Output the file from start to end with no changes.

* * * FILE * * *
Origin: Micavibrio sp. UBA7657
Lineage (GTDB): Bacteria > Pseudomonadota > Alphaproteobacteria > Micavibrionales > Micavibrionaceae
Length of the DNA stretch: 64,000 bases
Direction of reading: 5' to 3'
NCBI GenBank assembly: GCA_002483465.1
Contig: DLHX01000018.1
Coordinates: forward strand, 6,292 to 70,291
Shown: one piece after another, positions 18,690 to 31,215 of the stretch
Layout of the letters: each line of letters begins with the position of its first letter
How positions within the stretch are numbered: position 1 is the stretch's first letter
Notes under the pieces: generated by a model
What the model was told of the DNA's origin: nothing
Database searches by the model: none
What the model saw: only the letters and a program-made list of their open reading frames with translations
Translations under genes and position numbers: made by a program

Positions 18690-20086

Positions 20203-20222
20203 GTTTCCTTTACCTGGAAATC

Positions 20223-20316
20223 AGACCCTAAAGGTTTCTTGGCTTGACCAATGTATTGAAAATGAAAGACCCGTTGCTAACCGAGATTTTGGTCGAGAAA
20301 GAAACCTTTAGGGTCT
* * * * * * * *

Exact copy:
Origin: Micavibrio sp. UBA7657
Lineage (GTDB): Bacteria > Pseudomonadota > Alphaproteobacteria > Micavibrionales > Micavibrionaceae
Length of the DNA stretch: 64,000 bases
Direction of reading: 5' to 3'
NCBI GenBank assembly: GCA_002483465.1
Contig: DLHX01000018.1
Coordinates: forward strand, 6,292 to 70,291
Shown: one piece after another, positions 18,690 to 31,215 of the stretch
Layout of the letters: each line of letters begins with the position of its first letter
How positions within the stretch are numbered: position 1 is the stretch's first letter
Notes under the pieces: generated by a model
What the model was told of the DNA's origin: nothing
Database searches by the model: none
What the model saw: only the letters and a program-made list of their open reading frames with translations
Translations under genes and position numbers: made by a program

Positions 18690-20086

Positions 20203-20222
20203 GTTTCCTTTACCTGGAAATC

Positions 20223-20316
20223 AGACCCTAAAGGTTTCTTGGCTTGACCAATGTATTGAAAATGAAAGACCCGTTGCTAACCGAGATTTTGGTCGAGAAA
20301 GAAACCTTTAGGGTCT